As carmakers preempt the shift to alternative-fueled vehicles, electric vehicles (EVs) are now backed by some of the largest automotive corporations in the industry. But, with an increasing number of EVs hitting the roads across the globe, more developed countries are leading in the way in developing EV infrastructure.
The European Union (EU) set out its target to reduce emissions from cars by 55% and encourage consumers to buy EVs to hit its goal of 30 million by 2030.
The European super-app, Bolt provides on-demand ride-hailing services, vehicle sharing, scooter hire, and restaurant and grocery delivery. The company is working with Eleport, a vehicle charging network, to develop further infrastructure in parts of Europe.
Bolt’s mission in sustainable transport
Bolt takes various forms and operates across many cities in North America, Europe, Africa, and Asia. Whether the user of the app is a driver looking to make money, a consumer that requires a Uber-like taxi service or someone ordering food, Bolt covers all of these businesses. The firm also provides a series of scooters for use by the public to reduce emissions within urban areas.
Eleport and Bolt encourage EV adoption in the Baltics
Alekei Kolesnikov, Regional Manager for ride-hailing at Bolt, says: “Bolt is on a mission to improve cities. We already offer more sustainable alternatives to cars in more than 170 cities, where our e-scooters and e-scooter charging infrastructure has been deployed. Making carsharing and ride-hailing charging infrastructure more accessible will help further accelerate the transition from personal vehicles towards low and zero-carbon shared mobility.”
The two companies will expand Eleport’s network in the Baltics to provide more vehicle charging points across Estonia, Latvia, Lithuania, and Poland. 750 chargers will be installed across the countries, in the most visited locations.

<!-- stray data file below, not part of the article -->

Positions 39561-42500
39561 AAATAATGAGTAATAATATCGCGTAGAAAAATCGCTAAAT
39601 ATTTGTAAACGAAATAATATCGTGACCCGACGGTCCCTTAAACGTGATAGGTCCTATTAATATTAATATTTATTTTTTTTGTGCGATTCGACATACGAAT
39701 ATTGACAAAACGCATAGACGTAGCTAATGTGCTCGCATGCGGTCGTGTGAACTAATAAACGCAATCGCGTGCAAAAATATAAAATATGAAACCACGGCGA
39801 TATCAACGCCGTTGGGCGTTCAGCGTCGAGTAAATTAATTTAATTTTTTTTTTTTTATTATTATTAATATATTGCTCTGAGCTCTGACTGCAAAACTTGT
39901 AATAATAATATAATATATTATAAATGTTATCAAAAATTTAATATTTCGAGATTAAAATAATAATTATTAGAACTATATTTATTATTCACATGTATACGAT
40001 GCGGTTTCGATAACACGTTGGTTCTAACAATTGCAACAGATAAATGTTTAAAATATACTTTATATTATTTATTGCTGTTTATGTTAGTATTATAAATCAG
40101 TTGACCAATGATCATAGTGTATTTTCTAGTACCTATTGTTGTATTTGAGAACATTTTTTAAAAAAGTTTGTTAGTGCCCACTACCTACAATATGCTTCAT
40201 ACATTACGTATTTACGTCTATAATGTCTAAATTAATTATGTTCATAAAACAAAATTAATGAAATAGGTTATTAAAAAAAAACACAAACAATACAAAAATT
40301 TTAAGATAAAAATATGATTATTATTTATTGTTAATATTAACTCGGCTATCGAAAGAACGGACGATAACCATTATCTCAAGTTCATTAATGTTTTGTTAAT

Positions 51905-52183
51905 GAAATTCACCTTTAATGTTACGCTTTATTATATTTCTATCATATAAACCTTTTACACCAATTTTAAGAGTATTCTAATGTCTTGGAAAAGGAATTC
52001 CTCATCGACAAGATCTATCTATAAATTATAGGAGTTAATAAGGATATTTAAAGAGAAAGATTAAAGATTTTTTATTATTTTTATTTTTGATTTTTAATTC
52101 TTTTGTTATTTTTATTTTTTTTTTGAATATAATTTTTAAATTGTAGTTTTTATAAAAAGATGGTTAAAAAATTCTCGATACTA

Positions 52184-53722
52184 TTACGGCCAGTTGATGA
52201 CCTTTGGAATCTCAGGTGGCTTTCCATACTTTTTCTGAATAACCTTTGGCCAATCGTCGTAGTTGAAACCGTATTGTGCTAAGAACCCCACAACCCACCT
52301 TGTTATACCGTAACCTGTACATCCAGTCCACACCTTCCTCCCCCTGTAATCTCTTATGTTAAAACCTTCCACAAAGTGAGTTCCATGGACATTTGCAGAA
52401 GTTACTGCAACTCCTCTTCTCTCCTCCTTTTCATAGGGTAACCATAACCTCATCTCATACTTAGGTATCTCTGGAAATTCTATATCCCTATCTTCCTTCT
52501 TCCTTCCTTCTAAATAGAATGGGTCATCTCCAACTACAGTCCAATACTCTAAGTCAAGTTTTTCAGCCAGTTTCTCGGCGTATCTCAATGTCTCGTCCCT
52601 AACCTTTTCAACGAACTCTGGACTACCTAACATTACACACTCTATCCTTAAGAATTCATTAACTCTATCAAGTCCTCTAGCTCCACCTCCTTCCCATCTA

The Chief Executive Officer of Eleport, Raul Potisepp says that these companies require some consideration when it comes to EV implementation as they are behind in terms of infrastructure. "We want to change this situation, and that is why we see Bolt as the best partner for us, who is also interested in the charging infrastructure to be improved," Potisepp says.
"Today, Eleport has a network of more than 130 public charging points in Estonia and Latvia, and has started preparations to open charging points in Lithuania and Poland.”
Eleport’s technology focuses on net-zero mobility
The mission of Eleport is to make the world as climate-friendly as possible. The technology enterprise is responsible for innovation in EV charging and has already implemented its solutions, including at-home, workplace, or on-the-road charging.
The cooperation agreement with Bolt will allow Eleport to leverage its 100 million-strong customer base, which spans 400 cities across 45 countries, including Europe and Africa. Beyond its food delivery service, Bolt is committed to a clean energy transition in which e-mobility will predominantly be electric.